Health care: Here's what the Senate is voting on

Trump: Let Obamacare fail, it will be easier
Trump: Let Obamacare fail, it will be easier

Senate Republicans are finally voting to repeal Obamacare.

But the effort has splintered, with the chamber's leaders pushing multiple ways to get the job done.

The Senate narrowly approved a motion to begin the health care debate on Tuesday. Hours later, the Senate failed to approve one repeal and replace bill that would have included a controversial amendment pushed by Texas Senator Ted Cruz. That proposal would have allowed insurers that sell Obamacare policies to also offer plans that don't adhere to all of the law's rules, including those that protect people with pre-existing conditions.

Senators will consider several more ways to dismantle Obamacare in coming days. It remains to be seen whether any of them will have enough votes to pass.

Related: Senate rejects proposal to repeal and replace Obamacare

Here's a cheat sheet of what to expect.


The Senate is expected to vote midday Wednesday on a bill that would repeal Obamacare, but delay its implementation for two years to give lawmakers time to come up with a replacement.

The bill is modeled on 2015 legislation that was passed by both chambers before being vetoed by then-President Obama.

The current iteration would effectively get rid of the individual and employer mandates now and dismantle Obamacare in 2020 by eliminating the federal subsidies that help people afford individual coverage. It would end Medicaid expansion starting in 2020.

It would also repeal taxes on the wealthy, health insurers, medical device makers and others, as well as defund Planned Parenthood for one year.

But the legislation would wreak havoc on consumers. It would leave 32 million more people uninsured by 2026 than under current law, according to a Congressional Budget Office analysis. Premiums would nearly double over the decade.

What's more, three-quarters of the nation would live in areas with no insurers participating in the individual market by 2026 -- leaving many without an option if they do not have employer-provided or government health insurance, such as Medicare or Medicaid.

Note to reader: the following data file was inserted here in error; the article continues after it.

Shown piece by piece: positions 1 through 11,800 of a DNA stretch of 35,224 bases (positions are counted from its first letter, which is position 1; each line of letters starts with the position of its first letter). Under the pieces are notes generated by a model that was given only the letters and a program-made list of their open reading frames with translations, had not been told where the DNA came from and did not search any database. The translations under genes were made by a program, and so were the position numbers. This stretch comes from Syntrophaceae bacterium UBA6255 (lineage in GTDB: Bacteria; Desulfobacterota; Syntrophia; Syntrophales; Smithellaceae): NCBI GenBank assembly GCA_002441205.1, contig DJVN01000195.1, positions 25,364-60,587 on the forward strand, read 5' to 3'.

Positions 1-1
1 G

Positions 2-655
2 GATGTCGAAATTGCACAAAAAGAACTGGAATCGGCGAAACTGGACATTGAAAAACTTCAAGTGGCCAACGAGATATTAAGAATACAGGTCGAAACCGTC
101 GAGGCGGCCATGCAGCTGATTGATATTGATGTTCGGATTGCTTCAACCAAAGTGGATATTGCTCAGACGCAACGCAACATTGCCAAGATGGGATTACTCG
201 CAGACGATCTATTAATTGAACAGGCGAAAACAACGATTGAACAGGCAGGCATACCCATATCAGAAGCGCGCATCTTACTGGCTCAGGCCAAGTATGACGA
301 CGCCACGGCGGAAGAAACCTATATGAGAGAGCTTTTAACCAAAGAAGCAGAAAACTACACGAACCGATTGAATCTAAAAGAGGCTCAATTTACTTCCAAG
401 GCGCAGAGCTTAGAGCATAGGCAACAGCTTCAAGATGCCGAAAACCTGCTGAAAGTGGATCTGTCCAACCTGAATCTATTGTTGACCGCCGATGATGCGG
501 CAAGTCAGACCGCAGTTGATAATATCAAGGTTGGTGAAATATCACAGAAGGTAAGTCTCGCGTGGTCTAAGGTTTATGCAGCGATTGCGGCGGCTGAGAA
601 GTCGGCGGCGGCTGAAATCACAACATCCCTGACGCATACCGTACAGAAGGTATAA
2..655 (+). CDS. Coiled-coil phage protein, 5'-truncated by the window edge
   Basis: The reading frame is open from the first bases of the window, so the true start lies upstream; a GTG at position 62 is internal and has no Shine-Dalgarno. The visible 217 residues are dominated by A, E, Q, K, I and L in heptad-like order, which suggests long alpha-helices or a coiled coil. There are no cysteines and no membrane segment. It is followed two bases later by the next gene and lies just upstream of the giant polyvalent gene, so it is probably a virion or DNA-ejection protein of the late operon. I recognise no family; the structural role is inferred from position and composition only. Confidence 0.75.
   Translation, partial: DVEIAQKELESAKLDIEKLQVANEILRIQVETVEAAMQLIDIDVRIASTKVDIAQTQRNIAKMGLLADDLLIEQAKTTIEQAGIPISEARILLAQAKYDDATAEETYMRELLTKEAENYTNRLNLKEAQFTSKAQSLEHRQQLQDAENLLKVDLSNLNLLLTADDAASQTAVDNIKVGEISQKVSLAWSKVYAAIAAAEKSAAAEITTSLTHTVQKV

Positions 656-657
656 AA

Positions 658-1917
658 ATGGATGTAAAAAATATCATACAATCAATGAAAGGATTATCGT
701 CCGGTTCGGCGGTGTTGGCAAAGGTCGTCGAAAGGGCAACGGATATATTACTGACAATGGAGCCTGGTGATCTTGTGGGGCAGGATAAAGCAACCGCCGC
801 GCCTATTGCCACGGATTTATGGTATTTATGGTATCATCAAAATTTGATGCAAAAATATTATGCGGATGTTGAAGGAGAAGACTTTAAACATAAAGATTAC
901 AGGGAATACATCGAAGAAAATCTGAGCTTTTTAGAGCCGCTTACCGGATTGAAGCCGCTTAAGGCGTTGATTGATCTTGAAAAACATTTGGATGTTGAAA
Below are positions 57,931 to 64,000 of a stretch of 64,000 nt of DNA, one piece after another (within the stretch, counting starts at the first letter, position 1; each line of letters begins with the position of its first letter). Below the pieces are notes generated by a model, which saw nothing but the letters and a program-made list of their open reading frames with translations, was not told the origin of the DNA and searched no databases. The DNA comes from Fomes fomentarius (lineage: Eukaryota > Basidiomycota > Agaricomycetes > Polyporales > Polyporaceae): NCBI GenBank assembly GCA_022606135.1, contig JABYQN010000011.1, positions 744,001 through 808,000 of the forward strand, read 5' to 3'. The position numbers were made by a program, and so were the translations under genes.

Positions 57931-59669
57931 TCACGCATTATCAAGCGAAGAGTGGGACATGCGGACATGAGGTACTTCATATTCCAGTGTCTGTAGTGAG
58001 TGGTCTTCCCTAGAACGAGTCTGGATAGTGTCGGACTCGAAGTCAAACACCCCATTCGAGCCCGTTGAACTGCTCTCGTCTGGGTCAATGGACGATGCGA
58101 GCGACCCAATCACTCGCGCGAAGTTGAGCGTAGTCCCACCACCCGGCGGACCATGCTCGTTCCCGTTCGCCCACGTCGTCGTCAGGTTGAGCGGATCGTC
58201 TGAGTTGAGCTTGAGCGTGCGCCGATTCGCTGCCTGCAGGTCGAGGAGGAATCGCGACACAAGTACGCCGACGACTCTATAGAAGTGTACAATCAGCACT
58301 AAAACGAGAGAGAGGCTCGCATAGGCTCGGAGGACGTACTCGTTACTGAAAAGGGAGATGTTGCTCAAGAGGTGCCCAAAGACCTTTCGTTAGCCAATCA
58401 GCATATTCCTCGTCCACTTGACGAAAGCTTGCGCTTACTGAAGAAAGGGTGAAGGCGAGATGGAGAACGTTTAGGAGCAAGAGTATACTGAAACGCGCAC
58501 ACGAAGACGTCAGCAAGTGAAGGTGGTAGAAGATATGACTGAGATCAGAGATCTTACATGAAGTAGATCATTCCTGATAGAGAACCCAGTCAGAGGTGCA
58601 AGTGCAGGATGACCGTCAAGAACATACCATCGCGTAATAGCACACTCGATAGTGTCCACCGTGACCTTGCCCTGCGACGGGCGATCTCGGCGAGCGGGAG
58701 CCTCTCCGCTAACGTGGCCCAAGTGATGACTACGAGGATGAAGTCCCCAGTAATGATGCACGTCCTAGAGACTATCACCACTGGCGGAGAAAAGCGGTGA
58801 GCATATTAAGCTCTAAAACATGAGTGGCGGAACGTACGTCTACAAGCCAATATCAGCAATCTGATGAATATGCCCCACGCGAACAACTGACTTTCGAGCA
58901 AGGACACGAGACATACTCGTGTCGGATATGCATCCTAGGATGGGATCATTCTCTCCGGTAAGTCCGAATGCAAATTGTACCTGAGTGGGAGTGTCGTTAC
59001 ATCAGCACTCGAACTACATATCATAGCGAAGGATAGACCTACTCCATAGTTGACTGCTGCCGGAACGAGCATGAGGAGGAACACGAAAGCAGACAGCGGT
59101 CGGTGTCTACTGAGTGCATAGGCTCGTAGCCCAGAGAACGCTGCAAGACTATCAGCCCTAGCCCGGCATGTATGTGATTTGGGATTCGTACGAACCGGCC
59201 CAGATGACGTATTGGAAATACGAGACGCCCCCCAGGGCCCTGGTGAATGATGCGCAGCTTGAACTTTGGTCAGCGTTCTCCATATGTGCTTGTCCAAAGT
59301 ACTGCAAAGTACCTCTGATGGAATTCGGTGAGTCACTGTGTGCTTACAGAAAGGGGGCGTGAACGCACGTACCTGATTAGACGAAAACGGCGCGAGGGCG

Related: 32 million more people would be uninsured under new repeal bill


A new "skinny repeal" plan emerged this week. It calls for eliminating the individual and employer mandate, as well as the tax on medical device makers.

The Senate has yet to release specific details on this concept. CBO scored a similar plan two years ago and estimated that it would leave 15 million more people uninsured over a decade, as compared to current law, and cause premiums to spike 20%.


Senators may also take up a version of the bill to repeal and replace Obamacare that Republicans first unveiled in late June.

Titled the Better Care Reconciliation Act, that legislation would eliminate the mandates, but continue the federal subsidies that help consumers buy policies. Under the GOP bill, however, the assistance would be less generous and be tied to skimpier plans.

It would eliminate enhanced federal funding for Medicaid expansion and curtail support for the overall program. The bill would shed many of Obamacare's taxes, but keep the two levies on the wealthy.

The bill also called for defunding Planned Parenthood for a year and for penalizing those who let their coverage lapse. But the Senate parliamentarian said these provisions violated the chamber's rules for passage with just a majority. Same goes for letting insurers charge older enrollees more compared to younger ones.

The parliamentarian has yet to give her opinion on whether lawmakers can include a measure that would give states control over which benefits insurers must cover.

Related: 22 million fewer Americans insured under Senate GOP bill

Some 22 million more people would be uninsured by 2026 than under Obamacare, if a recent version of the bill passed, the CBO said. Average premiums would be about 25% lower at that time.

It's unclear whether any of these proposals can muster enough support among Republicans to garner the 51 votes required for passage.

If GOP senators manage to get behind a bill, the effort will then move to negotiations with the House in a conference committee.

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